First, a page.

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Scientists simulated the Earth’s inner core, found that it might be only 1 billion years old- Technology News, Firstpost

Scientists simulated the Earth’s inner core, found that it might be only 1 billion years old- Technology News, Firstpost 1

Our planet is made up of the crust, mantle, followed by the outer and inner core. The solid inner core is formed of Iron and Nickel alloy and it is understood to be the hottest part of the Earth. However, a recent study helps in not only getting a closer estimate of the core’s age but also some crucial factors behind the sustenance of the planet’s magnetic field.

Researchers recreated the conditions at the centre of the Earth inside a laboratory chamber, and “improved” the estimate of the age of the solid inner core. Now the figure stands between 1 billion to 1.3 billion years old, revealed a press release.

 Scientists simulated the Earth’s inner core, found that it might be only 1 billion years old

The Earth’s core is made of crust, mantle, the outer and inner core. Image credit: Wikipedia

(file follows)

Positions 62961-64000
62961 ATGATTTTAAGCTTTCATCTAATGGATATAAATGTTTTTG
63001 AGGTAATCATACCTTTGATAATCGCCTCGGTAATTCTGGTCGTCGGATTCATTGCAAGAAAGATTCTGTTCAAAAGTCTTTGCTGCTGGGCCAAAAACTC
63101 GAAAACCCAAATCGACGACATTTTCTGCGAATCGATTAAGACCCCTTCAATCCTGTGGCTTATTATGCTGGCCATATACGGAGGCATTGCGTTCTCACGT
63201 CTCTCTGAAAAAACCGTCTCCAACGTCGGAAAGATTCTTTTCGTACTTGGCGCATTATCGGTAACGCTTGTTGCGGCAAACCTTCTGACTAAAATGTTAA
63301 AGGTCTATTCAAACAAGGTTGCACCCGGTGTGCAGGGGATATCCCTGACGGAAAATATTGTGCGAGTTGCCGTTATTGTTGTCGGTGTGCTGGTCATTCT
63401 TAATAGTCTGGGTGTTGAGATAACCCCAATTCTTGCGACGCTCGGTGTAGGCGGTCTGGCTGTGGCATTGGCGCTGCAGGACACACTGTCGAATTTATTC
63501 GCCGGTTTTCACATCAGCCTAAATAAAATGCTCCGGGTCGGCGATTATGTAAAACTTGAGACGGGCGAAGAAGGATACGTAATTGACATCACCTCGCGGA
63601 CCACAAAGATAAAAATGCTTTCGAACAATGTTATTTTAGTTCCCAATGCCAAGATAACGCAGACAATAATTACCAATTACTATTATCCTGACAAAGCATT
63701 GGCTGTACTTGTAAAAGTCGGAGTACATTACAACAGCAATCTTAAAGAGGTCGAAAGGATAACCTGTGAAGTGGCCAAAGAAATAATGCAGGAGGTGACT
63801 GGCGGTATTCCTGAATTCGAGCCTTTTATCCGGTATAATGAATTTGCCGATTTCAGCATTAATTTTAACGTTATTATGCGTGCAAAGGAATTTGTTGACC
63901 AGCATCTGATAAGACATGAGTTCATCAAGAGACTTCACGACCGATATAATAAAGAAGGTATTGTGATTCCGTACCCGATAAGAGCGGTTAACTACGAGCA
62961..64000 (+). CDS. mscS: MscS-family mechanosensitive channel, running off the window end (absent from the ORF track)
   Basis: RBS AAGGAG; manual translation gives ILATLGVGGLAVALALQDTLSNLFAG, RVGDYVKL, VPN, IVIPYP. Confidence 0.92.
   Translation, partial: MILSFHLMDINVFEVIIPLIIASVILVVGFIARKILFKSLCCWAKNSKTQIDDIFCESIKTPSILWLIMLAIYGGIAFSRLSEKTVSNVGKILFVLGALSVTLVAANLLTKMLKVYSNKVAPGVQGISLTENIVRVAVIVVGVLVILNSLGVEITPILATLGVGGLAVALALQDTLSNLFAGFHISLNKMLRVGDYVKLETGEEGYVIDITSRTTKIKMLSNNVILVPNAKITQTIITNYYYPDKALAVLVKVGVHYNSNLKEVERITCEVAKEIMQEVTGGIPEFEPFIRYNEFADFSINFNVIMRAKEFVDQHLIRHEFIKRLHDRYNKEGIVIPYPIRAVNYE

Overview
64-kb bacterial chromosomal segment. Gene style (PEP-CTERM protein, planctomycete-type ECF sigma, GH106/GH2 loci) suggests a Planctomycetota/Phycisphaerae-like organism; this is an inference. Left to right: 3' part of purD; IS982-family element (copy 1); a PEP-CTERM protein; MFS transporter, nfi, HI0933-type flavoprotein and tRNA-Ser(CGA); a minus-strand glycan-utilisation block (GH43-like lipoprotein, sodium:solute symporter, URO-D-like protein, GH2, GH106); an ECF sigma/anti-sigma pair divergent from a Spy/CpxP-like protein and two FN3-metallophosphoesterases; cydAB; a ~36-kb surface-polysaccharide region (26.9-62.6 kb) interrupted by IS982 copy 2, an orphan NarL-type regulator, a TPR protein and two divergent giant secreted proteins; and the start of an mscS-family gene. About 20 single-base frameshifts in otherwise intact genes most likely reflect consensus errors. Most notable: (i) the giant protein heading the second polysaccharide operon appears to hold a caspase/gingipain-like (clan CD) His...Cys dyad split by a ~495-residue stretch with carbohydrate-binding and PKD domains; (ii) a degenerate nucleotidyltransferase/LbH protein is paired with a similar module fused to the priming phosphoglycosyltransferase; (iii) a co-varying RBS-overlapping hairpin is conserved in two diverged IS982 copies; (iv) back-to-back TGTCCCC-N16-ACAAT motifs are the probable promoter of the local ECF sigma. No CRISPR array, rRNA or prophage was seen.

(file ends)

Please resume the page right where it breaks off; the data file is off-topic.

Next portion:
This study also helps in judging the magnitude of how the core conducts heat and the energy sources that help drive the planet’s geodynamo. The geodynamo is the process that keeps the magnetic field of our planet functioning that in turn protects us from harmful cosmic rays.

Jung-Fu Lin, a professor at The University of Texas at Austin’s Jackson School of Geosciences, led the research and said the topic was much sought after as it shines a light on the “planet’s habitability”.

While earlier studies have set the core at varying ages — from being 4.5 billion years old to a mere 565 million years old  — the latest study manages to steer clear of contradictions and paradoxes. The release states that in order to stand apart from the paradox, they had to directly measure the conductivity of iron under core like conditions. So researchers brought the pressure to more than 1 million atmospheres and temperatures of about 6,000-degrees celsius (similar to that on the surface of the sun).

This was done by “squeezing laser-heated samples of iron between two diamond anvils”. According to the team, getting correct results took them two years. Co-author of the article Youjun Zhang, who is an associate professor at Sichuan University in China said that they encountered many problems and failed several times making them almost give up.

The study has been published in the journal  Physical Review Letters.



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